MERIDEN, CT (WFSB) - Child pornography and sexting is on the rise among young people in Meriden, according to police.

Police said on Tuesday that it is seeing more cases of possession and transmission.

They said sexually explicit photos and videos are being created and shared within children's social networks and are often used to bully and harass the victims who are in the videos.

"The Meriden Police Department takes the possession of child pornography, even by a minor, very seriously," police said in a news release. 

Police asked that parents talk to their children about the severity of making such photos and videos.

They pointed out that children who do it set themselves up for embarrassment, bullying, trouble with police and future consequences such as lowering the chances of college admissions and job prospects.

Children who send intimate images can be arrested and charged with a crime, especially if they are explicit files that involve other children, police said.

"I'm not saying it's bad kids taking these pictures. It's impulsive decision, not thinking things through, or a false sense of trust with the person we are sending it to. Maybe it's a not even realizing it's not inappropriate," said Scott Driscoll, of Internet Safety Concept.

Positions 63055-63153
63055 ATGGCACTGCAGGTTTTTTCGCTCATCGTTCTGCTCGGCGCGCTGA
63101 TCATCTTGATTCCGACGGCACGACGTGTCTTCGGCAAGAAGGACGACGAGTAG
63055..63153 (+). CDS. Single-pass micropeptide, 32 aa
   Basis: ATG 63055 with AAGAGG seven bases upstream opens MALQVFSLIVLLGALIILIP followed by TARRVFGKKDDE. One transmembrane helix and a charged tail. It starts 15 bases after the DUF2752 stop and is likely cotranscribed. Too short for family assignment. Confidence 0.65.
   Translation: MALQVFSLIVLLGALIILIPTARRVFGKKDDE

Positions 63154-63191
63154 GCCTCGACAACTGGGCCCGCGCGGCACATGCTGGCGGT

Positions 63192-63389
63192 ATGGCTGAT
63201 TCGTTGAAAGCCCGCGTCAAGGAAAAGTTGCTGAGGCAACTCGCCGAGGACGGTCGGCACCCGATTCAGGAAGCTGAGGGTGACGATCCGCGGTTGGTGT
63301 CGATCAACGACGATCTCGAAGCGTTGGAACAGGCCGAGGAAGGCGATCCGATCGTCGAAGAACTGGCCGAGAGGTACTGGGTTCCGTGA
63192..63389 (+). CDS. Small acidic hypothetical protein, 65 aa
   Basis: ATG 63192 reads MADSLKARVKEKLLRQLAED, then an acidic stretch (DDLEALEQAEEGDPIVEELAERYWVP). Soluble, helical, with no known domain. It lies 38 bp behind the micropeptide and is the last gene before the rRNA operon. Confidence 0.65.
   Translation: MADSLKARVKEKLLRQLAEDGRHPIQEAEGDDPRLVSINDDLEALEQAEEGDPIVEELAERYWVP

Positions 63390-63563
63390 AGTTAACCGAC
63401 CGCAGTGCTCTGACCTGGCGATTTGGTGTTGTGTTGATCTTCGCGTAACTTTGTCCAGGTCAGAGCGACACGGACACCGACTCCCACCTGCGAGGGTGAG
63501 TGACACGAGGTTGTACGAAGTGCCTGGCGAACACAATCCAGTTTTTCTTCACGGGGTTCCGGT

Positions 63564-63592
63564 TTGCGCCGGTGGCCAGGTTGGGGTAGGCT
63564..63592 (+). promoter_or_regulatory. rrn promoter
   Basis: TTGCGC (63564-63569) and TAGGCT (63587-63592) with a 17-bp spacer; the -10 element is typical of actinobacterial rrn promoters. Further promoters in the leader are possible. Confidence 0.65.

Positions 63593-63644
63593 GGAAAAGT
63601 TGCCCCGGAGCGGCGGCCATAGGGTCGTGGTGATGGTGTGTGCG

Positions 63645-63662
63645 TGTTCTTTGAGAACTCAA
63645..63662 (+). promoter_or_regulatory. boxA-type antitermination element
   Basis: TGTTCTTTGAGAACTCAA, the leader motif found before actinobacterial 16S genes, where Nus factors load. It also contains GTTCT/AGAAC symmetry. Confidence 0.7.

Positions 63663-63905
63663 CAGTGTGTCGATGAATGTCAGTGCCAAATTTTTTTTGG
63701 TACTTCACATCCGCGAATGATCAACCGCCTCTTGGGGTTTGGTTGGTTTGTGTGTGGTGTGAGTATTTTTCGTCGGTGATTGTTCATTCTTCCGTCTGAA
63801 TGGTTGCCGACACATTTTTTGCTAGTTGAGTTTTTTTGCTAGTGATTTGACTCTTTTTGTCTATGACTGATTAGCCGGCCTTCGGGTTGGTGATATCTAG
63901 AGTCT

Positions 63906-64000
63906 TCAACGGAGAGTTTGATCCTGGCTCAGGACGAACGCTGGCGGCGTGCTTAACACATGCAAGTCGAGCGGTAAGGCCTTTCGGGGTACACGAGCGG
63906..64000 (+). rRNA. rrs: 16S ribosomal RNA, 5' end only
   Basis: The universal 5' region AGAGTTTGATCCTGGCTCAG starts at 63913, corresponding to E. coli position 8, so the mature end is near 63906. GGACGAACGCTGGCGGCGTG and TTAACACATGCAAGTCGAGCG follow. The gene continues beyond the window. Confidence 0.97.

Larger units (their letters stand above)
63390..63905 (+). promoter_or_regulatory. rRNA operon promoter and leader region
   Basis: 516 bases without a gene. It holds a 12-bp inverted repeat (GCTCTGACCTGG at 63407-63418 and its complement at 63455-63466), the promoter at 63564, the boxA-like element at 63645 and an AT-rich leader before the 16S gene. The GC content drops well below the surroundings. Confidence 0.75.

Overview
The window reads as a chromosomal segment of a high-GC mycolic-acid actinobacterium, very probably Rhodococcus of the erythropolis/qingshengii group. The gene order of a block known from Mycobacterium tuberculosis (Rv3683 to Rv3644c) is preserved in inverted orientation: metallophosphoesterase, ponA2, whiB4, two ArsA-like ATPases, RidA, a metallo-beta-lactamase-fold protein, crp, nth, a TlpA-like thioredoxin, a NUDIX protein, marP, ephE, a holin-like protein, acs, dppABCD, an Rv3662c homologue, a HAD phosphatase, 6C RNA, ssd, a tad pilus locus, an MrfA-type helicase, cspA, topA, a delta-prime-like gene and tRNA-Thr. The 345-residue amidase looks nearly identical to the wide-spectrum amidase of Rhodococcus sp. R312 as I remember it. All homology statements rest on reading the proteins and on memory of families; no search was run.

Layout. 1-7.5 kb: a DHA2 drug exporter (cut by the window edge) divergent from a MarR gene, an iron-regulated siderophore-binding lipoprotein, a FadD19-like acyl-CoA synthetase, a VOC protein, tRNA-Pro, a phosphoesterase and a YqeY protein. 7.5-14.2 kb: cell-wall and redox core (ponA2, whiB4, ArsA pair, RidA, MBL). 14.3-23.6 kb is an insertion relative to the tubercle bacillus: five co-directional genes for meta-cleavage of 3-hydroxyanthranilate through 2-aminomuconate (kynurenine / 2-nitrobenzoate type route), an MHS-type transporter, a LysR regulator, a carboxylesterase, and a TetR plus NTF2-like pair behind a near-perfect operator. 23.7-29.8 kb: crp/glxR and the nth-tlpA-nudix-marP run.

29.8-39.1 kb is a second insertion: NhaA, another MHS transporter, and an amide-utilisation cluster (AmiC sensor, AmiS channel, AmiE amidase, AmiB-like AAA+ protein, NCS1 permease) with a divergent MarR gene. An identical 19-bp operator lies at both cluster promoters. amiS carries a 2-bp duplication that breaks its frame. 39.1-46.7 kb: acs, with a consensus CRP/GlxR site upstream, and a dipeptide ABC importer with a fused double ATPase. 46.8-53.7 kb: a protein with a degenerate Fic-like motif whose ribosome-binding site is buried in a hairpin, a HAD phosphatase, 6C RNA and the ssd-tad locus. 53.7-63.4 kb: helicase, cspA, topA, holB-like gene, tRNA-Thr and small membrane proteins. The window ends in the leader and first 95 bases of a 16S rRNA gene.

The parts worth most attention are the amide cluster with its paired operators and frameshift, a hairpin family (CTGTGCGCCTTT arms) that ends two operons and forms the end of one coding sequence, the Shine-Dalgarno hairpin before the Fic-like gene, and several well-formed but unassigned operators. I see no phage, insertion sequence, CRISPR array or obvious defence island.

He trains police officers on internet and social safety.

"If someone takes a picture or is in a picture and it's child pornography, the age, the age, the body parts, how they are exposed, if that person receives it and they're 18, that's against the law," Driscoll said. 

If an arrest or facing jail time isn't enough, Psychologist Dr. Laura Saunders says sending someone's nude photo around the internet can have severe emotional effects. 

"That is anyone's pictures being sent around, that's really a traumatic experience and life-changing for them. Try to think about what we are doing and how it impacts other people," Dr. Saunders said. " I do think it's important to talk about the consequences of ones behavior. That's how you create foresight and realized how your action impact you and others." 

Experts say parents should talk to child about technology and how they are using it:

  • Set ground rules and consequences, like limiting how long they're on their phone
  • Learn about parental control settings
  • Know who your child is communicating with
  • Discuss the importance of privacy, like not sharing intimate images and video, not even sharing them with friends

Meriden police shared the National Center for Missing and Exploited Children's website, which has resources on how to approach children about cyber bullying, smart phones, gaming, social media safety, sexting and other online safety measures. Its website can be found here.

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